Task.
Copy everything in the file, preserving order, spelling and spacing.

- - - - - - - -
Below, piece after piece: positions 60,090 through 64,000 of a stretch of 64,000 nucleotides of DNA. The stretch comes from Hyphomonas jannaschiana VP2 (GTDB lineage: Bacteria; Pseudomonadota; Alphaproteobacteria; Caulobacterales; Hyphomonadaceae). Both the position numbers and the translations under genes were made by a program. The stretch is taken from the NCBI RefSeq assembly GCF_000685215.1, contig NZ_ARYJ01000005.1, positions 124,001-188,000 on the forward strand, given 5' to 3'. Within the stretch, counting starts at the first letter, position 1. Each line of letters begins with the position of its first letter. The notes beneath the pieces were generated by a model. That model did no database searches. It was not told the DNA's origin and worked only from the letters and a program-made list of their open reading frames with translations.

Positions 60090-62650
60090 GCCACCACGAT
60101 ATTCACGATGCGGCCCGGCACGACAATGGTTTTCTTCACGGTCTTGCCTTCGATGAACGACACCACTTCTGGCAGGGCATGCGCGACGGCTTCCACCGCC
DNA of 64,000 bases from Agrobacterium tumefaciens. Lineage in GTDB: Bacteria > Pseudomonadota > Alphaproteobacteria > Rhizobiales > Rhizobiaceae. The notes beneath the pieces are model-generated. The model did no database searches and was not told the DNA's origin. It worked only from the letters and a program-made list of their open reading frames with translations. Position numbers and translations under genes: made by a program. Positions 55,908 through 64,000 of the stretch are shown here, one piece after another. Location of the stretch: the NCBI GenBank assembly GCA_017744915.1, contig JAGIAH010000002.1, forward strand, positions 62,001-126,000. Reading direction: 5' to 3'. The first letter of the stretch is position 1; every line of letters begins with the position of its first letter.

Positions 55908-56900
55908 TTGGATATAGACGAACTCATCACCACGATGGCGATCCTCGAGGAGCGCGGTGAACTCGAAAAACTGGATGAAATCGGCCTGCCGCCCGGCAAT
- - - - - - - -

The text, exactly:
Below, piece after piece: positions 60,090 through 64,000 of a stretch of 64,000 nucleotides of DNA. The stretch comes from Hyphomonas jannaschiana VP2 (GTDB lineage: Bacteria; Pseudomonadota; Alphaproteobacteria; Caulobacterales; Hyphomonadaceae). Both the position numbers and the translations under genes were made by a program. The stretch is taken from the NCBI RefSeq assembly GCF_000685215.1, contig NZ_ARYJ01000005.1, positions 124,001-188,000 on the forward strand, given 5' to 3'. Within the stretch, counting starts at the first letter, position 1. Each line of letters begins with the position of its first letter. The notes beneath the pieces were generated by a model. That model did no database searches. It was not told the DNA's origin and worked only from the letters and a program-made list of their open reading frames with translations.

Positions 60090-62650
60090 GCCACCACGAT
60101 ATTCACGATGCGGCCCGGCACGACAATGGTTTTCTTCACGGTCTTGCCTTCGATGAACGACACCACTTCTGGCAGGGCATGCGCGACGGCTTCCACCGCC
DNA of 64,000 bases from Agrobacterium tumefaciens. Lineage in GTDB: Bacteria > Pseudomonadota > Alphaproteobacteria > Rhizobiales > Rhizobiaceae. The notes beneath the pieces are model-generated. The model did no database searches and was not told the DNA's origin. It worked only from the letters and a program-made list of their open reading frames with translations. Position numbers and translations under genes: made by a program. Positions 55,908 through 64,000 of the stretch are shown here, one piece after another. Location of the stretch: the NCBI GenBank assembly GCA_017744915.1, contig JAGIAH010000002.1, forward strand, positions 62,001-126,000. Reading direction: 5' to 3'. The first letter of the stretch is position 1; every line of letters begins with the position of its first letter.

Positions 55908-56900
55908 TTGGATATAGACGAACTCATCACCACGATGGCGATCCTCGAGGAGCGCGGTGAACTCGAAAAACTGGATGAAATCGGCCTGCCGCCCGGCAAT